News

Farmers will be 'gone tomorrow' if they can find buyers

DESPITE green grass and steady water supplies for the Fraser Coast, the region's farmers remain in the grip of a costly drought.

The majority of farmers would be "gone tomorrow" if they could find a buyer, cattle grazier Malcolm Beresford said.

"They've all had enough," the Boompa grazier said.

"It's a troubling time."

While heavy rainfall in March has helped, Mr Beresford said it did not come soon enough to allow grass to be used as a food source for the dry winter months for graziers and dairy farmers.

"The rainfall was just too late in the season," he said.

He said hay and grain supplies were both expensive and hard to come by.

"There's no hay in any sheds," he said.

"There's no backup supply anywhere."

Problems for the industry had been developing over the past decade, Mr Beresford said, as low prices combined with natural disasters.

Pastures, fences and crops across much of the Fraser Coast were heavily damaged by flooding in 2011, 2012 and 2013.

"It just came to a point there... there was just no fat left on the bone," Mr Beresford said.

He urged Fraser Coast families to avoid major supermarkets and instead shop at places that stock local fruit, vegetables and meat.

"That would be a big help," he said.

The drought has not limited its effect to the cattle industry.

Queensland Canegrowers has launched a petition to help address electricity costs that hit irrigators who rely on the practise when there is little rain.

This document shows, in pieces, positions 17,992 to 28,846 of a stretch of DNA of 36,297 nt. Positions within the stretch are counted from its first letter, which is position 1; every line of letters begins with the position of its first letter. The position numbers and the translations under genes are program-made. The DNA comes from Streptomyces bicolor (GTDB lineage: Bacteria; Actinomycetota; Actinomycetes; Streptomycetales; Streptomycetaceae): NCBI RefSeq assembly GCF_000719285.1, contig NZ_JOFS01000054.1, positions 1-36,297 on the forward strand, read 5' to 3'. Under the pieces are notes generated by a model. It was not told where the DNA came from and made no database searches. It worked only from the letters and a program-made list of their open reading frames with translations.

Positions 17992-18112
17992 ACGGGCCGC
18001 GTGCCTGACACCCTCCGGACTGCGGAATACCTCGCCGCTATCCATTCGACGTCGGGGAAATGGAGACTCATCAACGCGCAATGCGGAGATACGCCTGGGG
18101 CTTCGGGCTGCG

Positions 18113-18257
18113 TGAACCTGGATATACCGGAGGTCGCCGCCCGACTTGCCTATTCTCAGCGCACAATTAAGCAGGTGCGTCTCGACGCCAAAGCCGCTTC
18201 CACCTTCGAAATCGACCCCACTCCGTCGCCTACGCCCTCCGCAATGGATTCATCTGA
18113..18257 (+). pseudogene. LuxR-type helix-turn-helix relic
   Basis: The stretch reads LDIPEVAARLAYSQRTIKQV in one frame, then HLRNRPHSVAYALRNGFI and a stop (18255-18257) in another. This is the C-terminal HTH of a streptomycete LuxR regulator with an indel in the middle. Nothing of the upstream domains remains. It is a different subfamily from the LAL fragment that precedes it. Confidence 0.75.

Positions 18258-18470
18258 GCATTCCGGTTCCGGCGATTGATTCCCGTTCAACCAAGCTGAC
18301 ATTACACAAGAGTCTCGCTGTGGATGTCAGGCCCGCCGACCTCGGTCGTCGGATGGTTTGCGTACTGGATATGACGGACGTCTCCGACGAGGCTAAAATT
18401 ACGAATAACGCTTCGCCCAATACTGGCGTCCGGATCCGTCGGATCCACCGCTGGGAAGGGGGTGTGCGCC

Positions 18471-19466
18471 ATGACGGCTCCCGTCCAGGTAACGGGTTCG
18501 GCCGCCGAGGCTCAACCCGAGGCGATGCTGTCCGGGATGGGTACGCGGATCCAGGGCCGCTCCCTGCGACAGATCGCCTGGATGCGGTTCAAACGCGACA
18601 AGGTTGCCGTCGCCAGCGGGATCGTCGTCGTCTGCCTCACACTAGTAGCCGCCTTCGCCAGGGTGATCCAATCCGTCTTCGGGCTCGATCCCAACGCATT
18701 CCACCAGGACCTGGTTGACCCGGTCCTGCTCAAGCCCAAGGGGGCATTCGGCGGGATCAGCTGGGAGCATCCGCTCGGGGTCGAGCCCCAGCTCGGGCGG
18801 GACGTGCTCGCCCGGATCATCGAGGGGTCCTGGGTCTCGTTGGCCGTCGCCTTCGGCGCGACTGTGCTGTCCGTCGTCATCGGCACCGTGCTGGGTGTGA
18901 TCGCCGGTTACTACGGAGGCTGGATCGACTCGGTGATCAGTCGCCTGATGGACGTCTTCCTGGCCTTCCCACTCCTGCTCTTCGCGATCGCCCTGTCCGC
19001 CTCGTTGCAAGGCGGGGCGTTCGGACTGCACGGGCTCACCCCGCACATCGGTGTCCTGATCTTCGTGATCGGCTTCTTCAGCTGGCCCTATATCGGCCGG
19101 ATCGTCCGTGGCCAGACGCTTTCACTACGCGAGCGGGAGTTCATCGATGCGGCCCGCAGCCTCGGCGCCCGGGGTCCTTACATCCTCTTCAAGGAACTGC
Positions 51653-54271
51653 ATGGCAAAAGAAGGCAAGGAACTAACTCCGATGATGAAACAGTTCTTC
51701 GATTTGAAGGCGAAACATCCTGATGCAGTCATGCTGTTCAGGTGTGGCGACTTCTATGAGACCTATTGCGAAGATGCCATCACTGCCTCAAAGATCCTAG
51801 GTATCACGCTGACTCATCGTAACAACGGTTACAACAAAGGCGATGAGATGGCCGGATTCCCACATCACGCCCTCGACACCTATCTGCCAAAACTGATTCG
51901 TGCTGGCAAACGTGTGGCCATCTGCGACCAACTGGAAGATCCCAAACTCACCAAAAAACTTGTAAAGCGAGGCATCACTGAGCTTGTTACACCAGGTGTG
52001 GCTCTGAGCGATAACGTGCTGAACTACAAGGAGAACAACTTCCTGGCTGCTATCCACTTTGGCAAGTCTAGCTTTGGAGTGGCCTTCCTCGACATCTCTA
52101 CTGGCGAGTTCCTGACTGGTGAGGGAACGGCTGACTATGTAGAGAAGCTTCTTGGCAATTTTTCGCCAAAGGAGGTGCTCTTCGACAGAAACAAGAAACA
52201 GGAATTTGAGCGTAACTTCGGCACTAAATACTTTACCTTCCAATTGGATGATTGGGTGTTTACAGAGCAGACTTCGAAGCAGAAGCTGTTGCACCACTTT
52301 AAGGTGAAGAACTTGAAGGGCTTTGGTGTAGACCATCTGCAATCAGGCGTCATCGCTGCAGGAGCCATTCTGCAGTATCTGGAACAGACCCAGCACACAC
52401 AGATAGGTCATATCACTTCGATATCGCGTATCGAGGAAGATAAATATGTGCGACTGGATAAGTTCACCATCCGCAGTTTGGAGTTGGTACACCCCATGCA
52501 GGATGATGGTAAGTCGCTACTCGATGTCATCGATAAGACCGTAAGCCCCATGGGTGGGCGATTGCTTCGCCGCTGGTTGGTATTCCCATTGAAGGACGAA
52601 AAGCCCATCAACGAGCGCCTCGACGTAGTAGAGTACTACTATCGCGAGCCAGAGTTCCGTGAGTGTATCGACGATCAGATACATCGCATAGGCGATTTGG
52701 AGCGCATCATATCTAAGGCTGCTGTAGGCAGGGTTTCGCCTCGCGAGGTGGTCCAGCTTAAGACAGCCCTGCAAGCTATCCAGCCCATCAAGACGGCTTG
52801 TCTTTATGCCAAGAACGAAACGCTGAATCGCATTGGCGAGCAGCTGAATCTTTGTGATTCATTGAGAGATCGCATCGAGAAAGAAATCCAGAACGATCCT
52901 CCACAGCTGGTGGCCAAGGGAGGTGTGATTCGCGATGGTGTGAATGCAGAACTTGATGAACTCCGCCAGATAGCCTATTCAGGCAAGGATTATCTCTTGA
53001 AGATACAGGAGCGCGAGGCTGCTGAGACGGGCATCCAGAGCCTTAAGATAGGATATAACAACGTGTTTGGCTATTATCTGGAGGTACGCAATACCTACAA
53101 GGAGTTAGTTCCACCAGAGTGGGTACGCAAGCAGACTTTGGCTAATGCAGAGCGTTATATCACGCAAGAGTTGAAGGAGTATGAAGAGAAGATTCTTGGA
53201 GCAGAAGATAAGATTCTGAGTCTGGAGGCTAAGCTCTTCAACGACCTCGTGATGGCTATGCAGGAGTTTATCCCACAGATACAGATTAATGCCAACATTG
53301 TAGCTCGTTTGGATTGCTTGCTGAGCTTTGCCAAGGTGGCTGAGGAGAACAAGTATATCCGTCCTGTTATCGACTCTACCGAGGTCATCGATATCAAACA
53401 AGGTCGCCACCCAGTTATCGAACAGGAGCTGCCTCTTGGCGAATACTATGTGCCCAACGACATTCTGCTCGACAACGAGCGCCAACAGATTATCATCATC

The petition, which had 180 signatures as of Sunday, highlights a 90% increase in electricity pricing in the past seven years for irrigators.

It has called for a 33% price reduction to three separate tariffs used by farmers.

Prices in regional areas are set by the Queensland Competition Authority.

"Ongoing electricity prices at current or increased prices will mean irrigators ... will continue to reduce or remove irrigation and their farming operations will die," the petition states.

Local businesses and families have also been raising money to help address keep primary producers afloat.

Mr Beresford was one of about 100 people to attend a barbecue in Teebar earlier this month hosted by Maryborough MP Anne Maddern and councillor James Hansen.

The barbecue saw vouchers and donations handed out to about 60 farming families and was part of a three-day tour for Mrs Maddern of other drought-stricken areas.

Cr Hansen said in the last council meeting similar events will be held for primary producers in places such as Tiaro.

Farmers are also still eligible for drought assistance from the state and federal governments as the region remains drought declared.

Topics:  drought farming irrigation



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